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Colver was efficiently seconded by Torrey, temporarily1 conducting the Massachusetts Abolitionist, who brought the most cruel accusations against Collins's integrity and manhood; and by Phelps, who dressed up Mrs. Chapman's report of his own remarks at the Chardon-Street Convention, and gave his personal coloring to what was said by others—all to prove the Convention's infidel character and Mr. Garrison's complicity. This he first ventilated in the New England Christian Advocate,2 and3 then despatched abroad through the sectarian channels controlled by the London Committee. Mr. Garrison's reply was prompt, and warmed with a natural4 indignation, for to the charge of infidelity were added fresh insinuations of ‘no marriage’ doctrines, calculated to5 horrify still more the English mind. In fact, Phelps's6 ‘priestly candor and magnanimity’ proved more injurious than Colver's and Torrey's combined defamation, and caused great temporary damage abroad.

Colver's effrontery was equal to a reaffirmation of his falsehoods on the platform of the Massachusetts 7 Anti-Slavery Society at its ninth annual meeting, where they had come up for emphatic condemnation.

Edmund Quincy to J. A. Collins, in England.

Dedham, Jan. 30, 1841.
8 The annual meeting is just over, and went off in the best9 possible manner. . . .

The morning of the first day (Wednesday, 27th) was taken up by Garrison's report,10 which, for a marvel, was finished and printed (!) before the meeting. . . .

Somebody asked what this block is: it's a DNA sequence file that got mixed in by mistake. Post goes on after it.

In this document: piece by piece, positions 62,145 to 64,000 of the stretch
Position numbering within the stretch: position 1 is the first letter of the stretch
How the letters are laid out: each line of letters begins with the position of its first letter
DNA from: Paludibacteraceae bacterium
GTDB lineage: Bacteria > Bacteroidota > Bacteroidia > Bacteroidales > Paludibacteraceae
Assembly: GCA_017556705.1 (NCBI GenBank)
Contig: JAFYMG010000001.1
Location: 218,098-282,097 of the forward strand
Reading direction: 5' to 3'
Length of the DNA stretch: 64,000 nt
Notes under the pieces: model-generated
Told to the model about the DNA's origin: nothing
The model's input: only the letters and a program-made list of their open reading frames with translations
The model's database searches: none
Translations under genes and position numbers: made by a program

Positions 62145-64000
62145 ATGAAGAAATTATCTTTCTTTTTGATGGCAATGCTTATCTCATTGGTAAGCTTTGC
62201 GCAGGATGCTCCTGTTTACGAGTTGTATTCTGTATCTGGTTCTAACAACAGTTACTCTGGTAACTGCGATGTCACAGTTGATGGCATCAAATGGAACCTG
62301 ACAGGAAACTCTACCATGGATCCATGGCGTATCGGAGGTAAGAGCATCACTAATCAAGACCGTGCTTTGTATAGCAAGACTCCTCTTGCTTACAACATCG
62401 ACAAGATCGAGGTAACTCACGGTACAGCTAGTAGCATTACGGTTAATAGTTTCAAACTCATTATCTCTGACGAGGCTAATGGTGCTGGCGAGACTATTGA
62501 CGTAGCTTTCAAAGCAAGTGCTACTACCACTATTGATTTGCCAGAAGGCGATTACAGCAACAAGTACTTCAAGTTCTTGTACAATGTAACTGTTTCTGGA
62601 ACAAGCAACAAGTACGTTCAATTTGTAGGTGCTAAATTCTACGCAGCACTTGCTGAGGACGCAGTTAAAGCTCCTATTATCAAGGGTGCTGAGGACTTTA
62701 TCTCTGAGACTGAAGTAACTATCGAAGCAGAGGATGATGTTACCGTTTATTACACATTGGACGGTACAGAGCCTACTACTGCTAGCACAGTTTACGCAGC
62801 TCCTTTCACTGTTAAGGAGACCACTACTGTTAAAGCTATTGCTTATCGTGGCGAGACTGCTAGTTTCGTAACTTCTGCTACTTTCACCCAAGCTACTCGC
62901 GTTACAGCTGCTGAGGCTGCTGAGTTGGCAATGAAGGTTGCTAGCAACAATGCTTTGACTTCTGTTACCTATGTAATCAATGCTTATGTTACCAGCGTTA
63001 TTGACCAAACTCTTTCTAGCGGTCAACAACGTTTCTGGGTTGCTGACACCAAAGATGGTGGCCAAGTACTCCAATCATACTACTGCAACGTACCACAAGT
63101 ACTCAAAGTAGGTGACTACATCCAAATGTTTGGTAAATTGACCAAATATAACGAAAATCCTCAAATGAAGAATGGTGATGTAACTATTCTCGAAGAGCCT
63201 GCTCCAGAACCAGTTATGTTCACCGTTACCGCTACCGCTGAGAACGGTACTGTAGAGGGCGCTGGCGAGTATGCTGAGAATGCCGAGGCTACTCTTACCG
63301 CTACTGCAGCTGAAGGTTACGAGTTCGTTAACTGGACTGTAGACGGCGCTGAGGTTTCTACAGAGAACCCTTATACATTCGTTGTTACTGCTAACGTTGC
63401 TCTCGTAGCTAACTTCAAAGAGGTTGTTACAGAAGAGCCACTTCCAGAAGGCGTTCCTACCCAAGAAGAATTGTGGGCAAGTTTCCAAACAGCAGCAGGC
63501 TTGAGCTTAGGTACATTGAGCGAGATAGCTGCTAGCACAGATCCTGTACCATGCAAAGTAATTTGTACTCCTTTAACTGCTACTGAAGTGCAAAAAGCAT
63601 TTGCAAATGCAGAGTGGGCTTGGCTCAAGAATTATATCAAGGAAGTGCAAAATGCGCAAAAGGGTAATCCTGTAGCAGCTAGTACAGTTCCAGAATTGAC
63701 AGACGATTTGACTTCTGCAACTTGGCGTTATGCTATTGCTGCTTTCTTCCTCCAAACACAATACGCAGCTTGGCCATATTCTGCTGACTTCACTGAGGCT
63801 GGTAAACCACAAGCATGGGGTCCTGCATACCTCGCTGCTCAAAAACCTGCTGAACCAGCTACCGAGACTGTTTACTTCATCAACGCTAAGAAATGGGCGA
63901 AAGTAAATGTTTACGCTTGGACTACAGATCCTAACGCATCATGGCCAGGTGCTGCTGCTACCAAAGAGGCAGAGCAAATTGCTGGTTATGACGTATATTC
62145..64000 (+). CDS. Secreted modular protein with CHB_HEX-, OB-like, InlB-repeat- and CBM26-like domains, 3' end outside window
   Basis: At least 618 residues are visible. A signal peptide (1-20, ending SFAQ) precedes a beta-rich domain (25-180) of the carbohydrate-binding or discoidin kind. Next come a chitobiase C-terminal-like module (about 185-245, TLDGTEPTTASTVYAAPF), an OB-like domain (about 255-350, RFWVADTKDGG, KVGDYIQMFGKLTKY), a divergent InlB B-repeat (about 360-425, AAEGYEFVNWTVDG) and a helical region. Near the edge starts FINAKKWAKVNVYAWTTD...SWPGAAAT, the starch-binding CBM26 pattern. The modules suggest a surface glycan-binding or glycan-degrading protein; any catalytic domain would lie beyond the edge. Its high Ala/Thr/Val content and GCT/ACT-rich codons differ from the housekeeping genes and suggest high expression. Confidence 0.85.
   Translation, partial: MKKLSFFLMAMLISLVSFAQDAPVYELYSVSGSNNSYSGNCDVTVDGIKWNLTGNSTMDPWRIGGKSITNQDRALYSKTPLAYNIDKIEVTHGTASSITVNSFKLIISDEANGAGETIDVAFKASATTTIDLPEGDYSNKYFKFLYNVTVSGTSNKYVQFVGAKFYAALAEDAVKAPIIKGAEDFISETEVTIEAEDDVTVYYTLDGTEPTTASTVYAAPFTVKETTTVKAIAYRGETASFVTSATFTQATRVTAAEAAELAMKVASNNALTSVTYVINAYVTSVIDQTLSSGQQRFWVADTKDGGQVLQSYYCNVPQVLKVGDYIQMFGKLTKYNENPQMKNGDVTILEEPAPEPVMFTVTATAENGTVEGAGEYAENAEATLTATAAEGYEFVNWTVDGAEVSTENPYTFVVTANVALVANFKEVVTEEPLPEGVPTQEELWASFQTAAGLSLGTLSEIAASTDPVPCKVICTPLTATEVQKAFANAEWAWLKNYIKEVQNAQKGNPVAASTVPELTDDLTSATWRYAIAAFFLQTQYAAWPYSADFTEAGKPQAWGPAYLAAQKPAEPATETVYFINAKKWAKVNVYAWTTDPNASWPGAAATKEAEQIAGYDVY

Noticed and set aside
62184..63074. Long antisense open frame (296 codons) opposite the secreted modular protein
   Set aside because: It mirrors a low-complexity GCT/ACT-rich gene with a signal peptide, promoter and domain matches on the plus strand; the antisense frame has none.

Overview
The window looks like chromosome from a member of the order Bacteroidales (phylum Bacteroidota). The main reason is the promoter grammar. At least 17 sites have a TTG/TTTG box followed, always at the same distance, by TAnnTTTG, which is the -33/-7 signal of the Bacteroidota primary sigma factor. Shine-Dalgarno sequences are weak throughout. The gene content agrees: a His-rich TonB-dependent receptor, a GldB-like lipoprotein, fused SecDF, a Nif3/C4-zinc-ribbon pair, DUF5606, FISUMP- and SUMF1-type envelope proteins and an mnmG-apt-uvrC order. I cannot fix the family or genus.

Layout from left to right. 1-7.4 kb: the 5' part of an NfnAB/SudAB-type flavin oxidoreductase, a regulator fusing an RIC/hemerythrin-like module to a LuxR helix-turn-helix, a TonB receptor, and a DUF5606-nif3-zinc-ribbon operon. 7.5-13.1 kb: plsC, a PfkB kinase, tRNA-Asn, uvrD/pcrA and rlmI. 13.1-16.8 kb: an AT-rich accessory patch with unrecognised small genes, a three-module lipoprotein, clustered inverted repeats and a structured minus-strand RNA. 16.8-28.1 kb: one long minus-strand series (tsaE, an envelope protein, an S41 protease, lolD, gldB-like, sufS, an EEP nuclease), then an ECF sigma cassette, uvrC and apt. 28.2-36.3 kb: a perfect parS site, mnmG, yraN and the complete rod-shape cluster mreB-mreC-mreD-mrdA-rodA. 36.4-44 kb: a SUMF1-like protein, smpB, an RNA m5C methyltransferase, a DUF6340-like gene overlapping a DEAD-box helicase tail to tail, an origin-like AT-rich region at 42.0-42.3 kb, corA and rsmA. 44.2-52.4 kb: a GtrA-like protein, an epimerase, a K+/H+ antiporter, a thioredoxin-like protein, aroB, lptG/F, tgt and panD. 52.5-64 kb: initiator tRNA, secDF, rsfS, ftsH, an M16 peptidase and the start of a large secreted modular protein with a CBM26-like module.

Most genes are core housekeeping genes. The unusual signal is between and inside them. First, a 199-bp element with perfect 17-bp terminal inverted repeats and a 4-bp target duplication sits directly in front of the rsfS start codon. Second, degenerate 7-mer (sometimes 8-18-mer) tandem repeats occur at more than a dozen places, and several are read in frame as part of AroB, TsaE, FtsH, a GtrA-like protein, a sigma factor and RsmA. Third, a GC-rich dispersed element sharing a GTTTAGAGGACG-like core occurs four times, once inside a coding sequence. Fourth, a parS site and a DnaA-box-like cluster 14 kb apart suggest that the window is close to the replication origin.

In the afternoon (Thursday) we passed a severe resolution on Colver's letters to the London Committee-he being present. Bradburn was down upon him in his usual tomahawk and11 scalping-knife style. Colver then made a most demoniacal speech, saying but little on the subject-matter, but wandering over the

1 Lib. 11.11; Ms. Mar. 2, 1841, J. A. Collins to W. L. G. Lib. 11.23, 55, 79; 14: 31; Ms. Feb. 1, 1841, J. W. Alden to London Committee.

2 Edited in Lowell, Mass., by the Rev. Luther Lee.

3 Lib. 11.79.

4 Lib. 11.43.

5 Ante, 2.289.

6 Mss. Apr. 3, 1841, J. A. Collins to W. L. G., May 2, 1841, E. Pease to Collins.

7 Lib. 11.22, 23, 26.

8 Ms.

9 Lib. 11.22.

10 This document, to be found in the regular series of reports, is an elaborate review of the origin of the Mass. Abolition Society and the schism in the American Society, with a brief glance at the Third Party.

11 Geo. Bradburn.

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